A panic room or safe room is a fortified security room usually installed in private residences, businesses or public administration buildings. The main objective of a panic room is the protection of people in these premises against break in, home invasion and other threats until help arrives.
A panic room includes at a minimum, prefabricated walls and doors that have been certified for burglary and fire resistance. Optionally a panic room could additionally include prefabricated ceiling and floor elements. Certified panic room elements are available from grade I to XII according to European burglary resistance Standard EN1143-1.
Usually panic rooms with a certified burglary or fire resistance are installed on ground floors or in a basement due to weight.
Light weight panic rooms can be installed to upper floors without substantial structural reinforcement to the building under certain conditions and subject to a risk assessment. These light weight panic rooms can be hidden behind household features, such as mirrors, wardrobes and bookcases.
Very often the break in resistance of the building is complemented with tested security doors (EN 1627) visually matching usual outside and entrance doors however these doors are not used in the panic room itself as they do not have the required EN1143-1 certified resistance to a determined attack with tools.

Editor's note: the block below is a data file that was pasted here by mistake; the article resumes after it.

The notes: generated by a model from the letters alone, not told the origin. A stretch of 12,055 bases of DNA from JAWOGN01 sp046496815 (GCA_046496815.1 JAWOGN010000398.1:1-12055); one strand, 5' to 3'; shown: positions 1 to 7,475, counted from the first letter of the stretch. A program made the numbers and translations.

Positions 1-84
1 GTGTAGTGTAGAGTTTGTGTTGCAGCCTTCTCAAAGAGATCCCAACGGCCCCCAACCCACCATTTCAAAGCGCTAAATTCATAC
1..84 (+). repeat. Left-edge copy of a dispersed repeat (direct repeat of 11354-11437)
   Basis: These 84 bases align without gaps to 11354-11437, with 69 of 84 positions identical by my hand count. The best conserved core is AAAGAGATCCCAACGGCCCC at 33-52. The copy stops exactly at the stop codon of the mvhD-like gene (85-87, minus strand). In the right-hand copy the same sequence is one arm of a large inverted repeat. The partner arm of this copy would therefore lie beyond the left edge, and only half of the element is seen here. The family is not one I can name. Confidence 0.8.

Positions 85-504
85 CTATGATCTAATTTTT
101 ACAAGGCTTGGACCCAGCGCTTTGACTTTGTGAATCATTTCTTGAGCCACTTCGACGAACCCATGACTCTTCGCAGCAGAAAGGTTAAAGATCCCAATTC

Panic room installations often include bulletproof elements, doors and glazing and usually contain communications equipment for emergency situations. Panic rooms will usually have externally vented ventilation systems and external security cameras so that the occupants can monitor the situation outside the room.
Panic rooms are typically equipped with basic emergency and survival items such as a flashlight, blankets, a first-aid kit, water, packaged food, self-defense tools, a gas mask, and a chemical toilet.